First I toodled along to the PEN event at the Free Word Centre near Farringdon a couple of Sundays ago to hear a discussion about literary festivals and boycotts with a panel including Gillian Slovo (current President of English PEN) and Romesh Gunasekara (one of my favourite Sri Lankan authors). It was especially interesting for me because of the connection with the Galle Literary Festival which Gunasekara attended a couple of years back as did Slovo. But they didn’t only discuss the GLF but several other festivals including one in Palestine. This led to a discussion on freedom of speech and activisim with input from Pakistani writer Kamila Shamsie in the audience. It was an interesting session, although I would have loved to hear Gunasekara speak more about his views and experiences. He felt literary festivals were good for the still burdeoning literary landscapes of developing countries. He also made a point that not all diasporic writers wanted to write about conflict. Slovo was cool and collected and I must say her opinions were very well thought out. I was pleasantly surprised to learn that before English authors head off to literary festivals in countries that have or had conflicts where there is a call for boycotts, English PEN does a briefing so that they are not caught unawares when asked questions at these festivals so that they do actually know what is going on. Interesting, no? My one gripe with PEN events is that although very interesting, as a lay person, you sometimes feel very left out and out of depth, but then I guess PEN events are mainly targeted at writers and people working in the industry.

2) Boris Akunin at Foyles

My second outing was to see Boris Akunin who writes the mega-bestselling Erast Fandorin mysteries set in fin de siècle Russia beginning with The Winter Queen. This event was at Foyles, Charing Cross and was free. Yup, you heard it, FREE. You have to reserve a place but the event itself was packed to the rafters with Russian expats and academics. Akunin himself was very self-deprecating and had a great sense of humour which instantly endeared him to the audience. He was interviewed by novelist Tibor Fischer, whose books I haven’t read but now have a mind to.

Akunin said he had all 16 volumes of the Fandorin series planned out to appeal to the 16 personalities that make up people. That’s right. Each mystery is written in a different style and content and by revealing which is you loved and hated he can apparently pinpoint which personality type you may be. Intrigued? I was. One other point of interest is that The She-Lover of Death and The He-Lover of Death should be read in tandem but the order isn’t important as they are set simultaneously. I love details like that. And his latest to be published in English, The Diamond Chariot, is set in Japan and is in two parts. The first is like a haiku, short and sweet. And the second tells the story between the lines. Now don’t tell me that doesn’t sound incredible. I’ve read four of the Fandorin mysteries so far, so I’d better start catching up.

When asked which style most closely resembled his own, Akunin paused and said none. Akunin is a nom de plume and as a translator of Japanese, he feels he has mastered many different styles but that his own is rather dry and boring. In his day job, he is a writer of serious literary non-fiction which, he says, probably no one reads.

He does an hour of writing in the morning, potters around and has lunch and maybe an hour in the afternoon. If only I could do that I’d be a happy bunny. But I’d probably need to be a genius too.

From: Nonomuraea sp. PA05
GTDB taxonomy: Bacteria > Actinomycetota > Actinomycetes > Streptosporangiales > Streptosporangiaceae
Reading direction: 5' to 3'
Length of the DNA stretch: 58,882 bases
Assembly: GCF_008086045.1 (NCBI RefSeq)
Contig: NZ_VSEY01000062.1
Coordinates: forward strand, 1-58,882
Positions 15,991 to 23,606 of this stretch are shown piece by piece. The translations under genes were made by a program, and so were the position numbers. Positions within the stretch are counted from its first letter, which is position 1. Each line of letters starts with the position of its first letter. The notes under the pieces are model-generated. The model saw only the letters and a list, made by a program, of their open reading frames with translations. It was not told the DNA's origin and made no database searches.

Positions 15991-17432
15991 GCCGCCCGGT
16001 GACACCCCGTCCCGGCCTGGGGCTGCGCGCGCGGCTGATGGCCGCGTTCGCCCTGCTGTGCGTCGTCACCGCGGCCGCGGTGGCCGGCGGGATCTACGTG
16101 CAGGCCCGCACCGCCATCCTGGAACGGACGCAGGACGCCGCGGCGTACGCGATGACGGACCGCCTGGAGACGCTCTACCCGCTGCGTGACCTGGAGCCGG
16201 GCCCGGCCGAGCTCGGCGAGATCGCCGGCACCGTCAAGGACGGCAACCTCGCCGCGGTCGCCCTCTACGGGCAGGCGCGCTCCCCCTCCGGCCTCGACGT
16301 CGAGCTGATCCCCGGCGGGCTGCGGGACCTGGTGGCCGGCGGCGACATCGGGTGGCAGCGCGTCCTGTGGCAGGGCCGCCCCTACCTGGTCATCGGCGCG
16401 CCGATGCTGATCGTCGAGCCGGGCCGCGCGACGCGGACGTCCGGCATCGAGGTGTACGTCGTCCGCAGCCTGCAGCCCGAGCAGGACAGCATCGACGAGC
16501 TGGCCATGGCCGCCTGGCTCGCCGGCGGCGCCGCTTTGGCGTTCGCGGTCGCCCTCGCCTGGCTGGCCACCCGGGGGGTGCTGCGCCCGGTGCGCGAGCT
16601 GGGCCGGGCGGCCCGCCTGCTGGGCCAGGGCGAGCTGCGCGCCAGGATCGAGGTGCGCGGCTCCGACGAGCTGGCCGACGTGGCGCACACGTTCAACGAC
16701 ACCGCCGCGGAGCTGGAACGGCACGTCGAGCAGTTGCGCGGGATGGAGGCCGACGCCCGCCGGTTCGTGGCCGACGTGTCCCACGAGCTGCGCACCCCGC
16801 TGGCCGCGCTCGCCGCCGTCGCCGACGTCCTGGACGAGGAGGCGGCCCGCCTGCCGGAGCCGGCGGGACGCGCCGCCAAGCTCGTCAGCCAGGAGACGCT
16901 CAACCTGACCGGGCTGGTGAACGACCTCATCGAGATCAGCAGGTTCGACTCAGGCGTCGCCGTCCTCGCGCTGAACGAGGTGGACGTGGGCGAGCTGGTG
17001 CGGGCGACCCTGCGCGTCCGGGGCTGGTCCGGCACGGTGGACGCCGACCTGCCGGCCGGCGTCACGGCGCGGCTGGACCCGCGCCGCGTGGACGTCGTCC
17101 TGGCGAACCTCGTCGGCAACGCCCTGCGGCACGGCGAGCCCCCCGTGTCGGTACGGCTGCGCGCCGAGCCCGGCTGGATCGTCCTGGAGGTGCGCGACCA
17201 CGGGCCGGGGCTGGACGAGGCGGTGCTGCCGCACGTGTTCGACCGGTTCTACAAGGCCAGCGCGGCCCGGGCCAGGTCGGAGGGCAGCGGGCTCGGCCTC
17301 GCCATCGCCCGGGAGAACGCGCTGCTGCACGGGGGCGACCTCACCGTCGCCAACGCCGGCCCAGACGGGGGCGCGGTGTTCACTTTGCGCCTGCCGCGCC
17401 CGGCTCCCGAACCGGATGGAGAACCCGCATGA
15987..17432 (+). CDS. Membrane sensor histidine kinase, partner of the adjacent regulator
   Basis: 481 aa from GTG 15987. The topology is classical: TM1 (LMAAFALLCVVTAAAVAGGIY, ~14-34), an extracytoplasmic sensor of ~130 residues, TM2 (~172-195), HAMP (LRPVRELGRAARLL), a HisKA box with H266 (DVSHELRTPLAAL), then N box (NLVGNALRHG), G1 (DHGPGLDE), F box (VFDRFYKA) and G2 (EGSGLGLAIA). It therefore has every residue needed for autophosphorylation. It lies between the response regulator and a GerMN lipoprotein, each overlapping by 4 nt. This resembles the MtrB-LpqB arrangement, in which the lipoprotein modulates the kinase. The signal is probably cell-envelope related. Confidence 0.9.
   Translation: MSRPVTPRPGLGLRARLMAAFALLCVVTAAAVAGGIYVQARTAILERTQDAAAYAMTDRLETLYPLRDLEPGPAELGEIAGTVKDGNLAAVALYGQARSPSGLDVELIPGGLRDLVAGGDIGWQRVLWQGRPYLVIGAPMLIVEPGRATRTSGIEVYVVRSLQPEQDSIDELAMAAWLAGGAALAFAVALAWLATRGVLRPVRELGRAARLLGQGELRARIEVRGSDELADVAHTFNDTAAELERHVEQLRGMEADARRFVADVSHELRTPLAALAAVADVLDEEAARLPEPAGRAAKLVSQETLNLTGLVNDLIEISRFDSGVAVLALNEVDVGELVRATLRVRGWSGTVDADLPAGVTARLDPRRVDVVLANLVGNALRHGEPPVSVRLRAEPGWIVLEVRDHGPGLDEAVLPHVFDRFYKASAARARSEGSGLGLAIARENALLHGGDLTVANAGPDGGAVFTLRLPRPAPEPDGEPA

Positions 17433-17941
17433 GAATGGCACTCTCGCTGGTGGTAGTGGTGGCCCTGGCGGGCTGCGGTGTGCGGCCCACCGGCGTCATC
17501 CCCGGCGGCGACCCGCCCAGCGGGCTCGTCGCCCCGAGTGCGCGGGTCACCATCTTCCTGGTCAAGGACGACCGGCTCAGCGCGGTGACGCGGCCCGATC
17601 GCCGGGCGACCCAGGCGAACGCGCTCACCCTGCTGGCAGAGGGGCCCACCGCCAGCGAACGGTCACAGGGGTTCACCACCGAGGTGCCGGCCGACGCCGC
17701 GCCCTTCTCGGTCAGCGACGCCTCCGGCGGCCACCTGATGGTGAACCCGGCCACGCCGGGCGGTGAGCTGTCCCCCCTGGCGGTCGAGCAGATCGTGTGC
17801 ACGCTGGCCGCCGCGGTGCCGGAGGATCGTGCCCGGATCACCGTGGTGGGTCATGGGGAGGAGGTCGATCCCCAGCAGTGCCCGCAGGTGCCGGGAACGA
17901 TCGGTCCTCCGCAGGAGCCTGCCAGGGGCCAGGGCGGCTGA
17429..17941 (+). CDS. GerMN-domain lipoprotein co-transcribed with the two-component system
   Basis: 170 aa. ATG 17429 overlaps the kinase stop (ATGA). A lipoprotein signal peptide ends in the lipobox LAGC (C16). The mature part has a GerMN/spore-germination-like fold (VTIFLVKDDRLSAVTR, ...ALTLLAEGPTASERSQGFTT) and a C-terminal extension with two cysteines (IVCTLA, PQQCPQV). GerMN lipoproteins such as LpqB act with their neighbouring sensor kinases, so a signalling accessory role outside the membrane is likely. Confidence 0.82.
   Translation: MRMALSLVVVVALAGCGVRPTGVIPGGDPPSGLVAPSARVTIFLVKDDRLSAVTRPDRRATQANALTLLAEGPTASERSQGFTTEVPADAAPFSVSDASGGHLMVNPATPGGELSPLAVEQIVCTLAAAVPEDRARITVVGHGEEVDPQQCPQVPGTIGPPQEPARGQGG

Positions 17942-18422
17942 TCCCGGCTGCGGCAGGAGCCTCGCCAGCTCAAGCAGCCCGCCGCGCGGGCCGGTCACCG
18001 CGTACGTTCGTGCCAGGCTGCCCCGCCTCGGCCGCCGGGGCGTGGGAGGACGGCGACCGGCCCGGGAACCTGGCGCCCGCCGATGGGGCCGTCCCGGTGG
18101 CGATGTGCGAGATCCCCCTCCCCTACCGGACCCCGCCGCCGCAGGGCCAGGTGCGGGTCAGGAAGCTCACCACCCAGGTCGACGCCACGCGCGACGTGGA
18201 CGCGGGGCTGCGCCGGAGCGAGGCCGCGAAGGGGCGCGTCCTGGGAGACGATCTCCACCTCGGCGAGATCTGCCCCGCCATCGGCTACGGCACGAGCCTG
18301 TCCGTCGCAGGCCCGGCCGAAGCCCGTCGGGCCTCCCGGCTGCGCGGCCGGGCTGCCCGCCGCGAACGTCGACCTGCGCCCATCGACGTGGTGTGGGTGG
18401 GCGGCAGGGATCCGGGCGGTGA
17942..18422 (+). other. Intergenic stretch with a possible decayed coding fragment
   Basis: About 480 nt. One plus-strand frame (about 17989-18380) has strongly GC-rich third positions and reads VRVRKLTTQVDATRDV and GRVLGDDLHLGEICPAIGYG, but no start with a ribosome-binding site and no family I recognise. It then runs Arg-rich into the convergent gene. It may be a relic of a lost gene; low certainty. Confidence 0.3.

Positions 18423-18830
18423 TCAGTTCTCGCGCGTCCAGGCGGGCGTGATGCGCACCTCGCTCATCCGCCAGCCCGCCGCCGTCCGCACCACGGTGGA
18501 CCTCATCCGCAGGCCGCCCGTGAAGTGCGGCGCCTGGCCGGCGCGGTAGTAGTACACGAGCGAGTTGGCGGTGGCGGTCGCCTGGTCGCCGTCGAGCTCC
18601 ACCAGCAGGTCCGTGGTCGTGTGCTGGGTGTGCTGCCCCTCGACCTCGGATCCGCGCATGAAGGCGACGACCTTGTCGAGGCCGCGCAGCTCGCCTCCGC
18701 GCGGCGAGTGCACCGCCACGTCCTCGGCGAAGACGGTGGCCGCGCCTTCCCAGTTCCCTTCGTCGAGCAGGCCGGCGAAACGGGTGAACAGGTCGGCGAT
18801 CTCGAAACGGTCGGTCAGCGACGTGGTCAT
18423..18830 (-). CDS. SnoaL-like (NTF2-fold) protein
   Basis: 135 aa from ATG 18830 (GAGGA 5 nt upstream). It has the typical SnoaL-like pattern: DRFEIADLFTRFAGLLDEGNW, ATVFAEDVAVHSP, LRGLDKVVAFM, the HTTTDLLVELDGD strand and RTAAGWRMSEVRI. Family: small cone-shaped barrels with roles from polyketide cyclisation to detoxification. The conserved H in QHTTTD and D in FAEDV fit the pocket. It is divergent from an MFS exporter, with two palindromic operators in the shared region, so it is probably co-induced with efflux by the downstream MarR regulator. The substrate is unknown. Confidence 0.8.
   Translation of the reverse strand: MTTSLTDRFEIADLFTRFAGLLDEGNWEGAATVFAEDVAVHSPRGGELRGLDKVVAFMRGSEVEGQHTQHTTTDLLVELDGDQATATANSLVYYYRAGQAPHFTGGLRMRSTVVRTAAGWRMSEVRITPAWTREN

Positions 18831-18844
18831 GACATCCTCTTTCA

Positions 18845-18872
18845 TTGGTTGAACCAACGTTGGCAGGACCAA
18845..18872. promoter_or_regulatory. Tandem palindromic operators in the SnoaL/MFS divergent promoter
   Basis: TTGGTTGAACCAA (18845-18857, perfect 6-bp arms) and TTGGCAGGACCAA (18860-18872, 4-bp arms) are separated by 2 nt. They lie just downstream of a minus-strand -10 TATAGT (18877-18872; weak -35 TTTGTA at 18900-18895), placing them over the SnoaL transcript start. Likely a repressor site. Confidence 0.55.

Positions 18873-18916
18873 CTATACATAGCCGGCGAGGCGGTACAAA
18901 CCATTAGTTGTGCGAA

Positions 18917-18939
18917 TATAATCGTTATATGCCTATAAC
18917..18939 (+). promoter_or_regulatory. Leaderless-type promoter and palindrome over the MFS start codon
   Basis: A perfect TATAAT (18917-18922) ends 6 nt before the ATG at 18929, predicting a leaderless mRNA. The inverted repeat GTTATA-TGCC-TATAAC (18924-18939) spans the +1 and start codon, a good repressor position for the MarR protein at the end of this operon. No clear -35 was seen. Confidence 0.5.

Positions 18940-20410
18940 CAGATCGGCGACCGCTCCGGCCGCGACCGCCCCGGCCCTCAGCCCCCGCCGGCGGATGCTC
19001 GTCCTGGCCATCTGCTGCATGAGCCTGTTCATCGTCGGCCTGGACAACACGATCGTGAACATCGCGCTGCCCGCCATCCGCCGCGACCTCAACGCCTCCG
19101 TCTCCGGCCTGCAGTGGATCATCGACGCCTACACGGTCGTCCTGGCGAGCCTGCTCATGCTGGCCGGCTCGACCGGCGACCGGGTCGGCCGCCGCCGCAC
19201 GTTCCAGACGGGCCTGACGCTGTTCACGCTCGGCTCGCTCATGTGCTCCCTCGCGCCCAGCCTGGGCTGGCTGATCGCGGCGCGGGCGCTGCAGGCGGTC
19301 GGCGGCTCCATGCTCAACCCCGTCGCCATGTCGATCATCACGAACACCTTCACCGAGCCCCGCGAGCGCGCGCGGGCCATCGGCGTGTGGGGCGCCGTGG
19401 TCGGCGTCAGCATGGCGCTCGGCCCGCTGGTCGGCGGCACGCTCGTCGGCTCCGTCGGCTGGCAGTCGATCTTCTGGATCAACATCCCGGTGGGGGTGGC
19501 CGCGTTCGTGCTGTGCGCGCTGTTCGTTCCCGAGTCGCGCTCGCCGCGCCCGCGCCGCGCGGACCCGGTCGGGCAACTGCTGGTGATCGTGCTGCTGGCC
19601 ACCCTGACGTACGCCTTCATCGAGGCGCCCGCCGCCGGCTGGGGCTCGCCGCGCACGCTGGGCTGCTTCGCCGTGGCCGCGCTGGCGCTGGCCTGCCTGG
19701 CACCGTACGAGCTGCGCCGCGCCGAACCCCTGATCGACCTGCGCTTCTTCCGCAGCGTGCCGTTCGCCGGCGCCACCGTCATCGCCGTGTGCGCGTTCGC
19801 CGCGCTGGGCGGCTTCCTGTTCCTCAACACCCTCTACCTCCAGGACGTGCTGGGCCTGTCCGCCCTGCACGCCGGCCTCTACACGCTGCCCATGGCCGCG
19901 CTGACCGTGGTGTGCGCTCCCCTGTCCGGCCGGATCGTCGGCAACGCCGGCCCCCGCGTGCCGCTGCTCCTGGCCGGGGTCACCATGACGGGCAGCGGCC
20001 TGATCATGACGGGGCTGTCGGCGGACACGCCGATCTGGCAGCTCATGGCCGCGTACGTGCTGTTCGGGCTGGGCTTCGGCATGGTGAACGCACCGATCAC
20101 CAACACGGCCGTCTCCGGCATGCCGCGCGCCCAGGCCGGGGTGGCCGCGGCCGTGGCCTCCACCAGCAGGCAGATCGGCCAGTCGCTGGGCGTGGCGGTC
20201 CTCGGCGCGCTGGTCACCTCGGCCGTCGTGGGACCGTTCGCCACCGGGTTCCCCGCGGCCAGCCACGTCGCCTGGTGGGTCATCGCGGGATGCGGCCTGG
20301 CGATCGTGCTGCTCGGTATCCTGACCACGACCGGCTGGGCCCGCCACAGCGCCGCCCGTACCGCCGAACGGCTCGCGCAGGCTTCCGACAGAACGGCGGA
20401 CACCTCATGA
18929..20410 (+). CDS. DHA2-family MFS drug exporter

You can read an account of the event by Jost A Mon whom I met there.

3) Bookish tea at Waterstone’s

And last but not least, Mae of Mad Bibliophile stopped by London all the way from Melbourne on the last leg of her European trip and wanted to meet up with some bookish folk so Claire, Kim, Polly and myself met up for some afternoon tea at the 5th View Bar in Waterstone’s, Piccadilly. Lots of tea, coffee, scones, jam, clotted cream and some chips and of course lots of bookish chat. Lovely to meet you Mae! I was impressed that none of us actually bought any books even though we were in Waterstone’s!

Slightly Peckish Tuesday

19 October, 2010

Yup, hunger strikes once again. Well, it’s a perpetual thing at chasing bawa. So check what I’ve been eating for lunch at Umamimart: Slightly Peckish!

I’m still on a high after meeting China Miéville and can’t wait to read Kraken! I also went to Michael Wood’s talk, Journey to South India: A Window on the Last Classical Civilisation, for the DSC South Asian Literature Festival yesterday at the British Library. I wasn’t able to make it to most of their other talks as I’ve been busy, and frankly rather knackered (I think it’s the change in season, always knocks my energy levels). However, Michael Wood’s enthusiasm for India is really infectious and he was such a lovely speaker and I now want to read about the history of South India and the Tamils. I bought my parents Wood’s BBC documentary The Story of India which was beautiful and so interesting. He divided the series into thematic episodes which really worked. Have you seen it?

You can also find an interview with one of my favourite Sri Lankan authors, Romesh Gunasekara here. He’s doing a fiction writing workshop at the British Library on October 23rd as part of the DSC South Asian Literature Festival. I went to one of his workshops at the Galle Literary Festival a few years ago and it was brilliant.

I also went to the UFC expo (that’s Ultimate Fighting Champion expo for those who aren’t into all that kick-boxing) with my family (we do some cool stuff, dontcha think?) and was pretty impressed with how low-key and civilised all these muscly tattooed men were, queueing up for autographs, etc. Reminded me of book fairs (me) and bellydance haflas (my sis). I guess all geekiness is the same;) At least we got to meet B.J. Penn’s mum! Score! And we met a half-Sri Lankan fighter called Dean Amarsinger. Anyway, my two brothers-in-law and nephews were SO excited, it was unreal.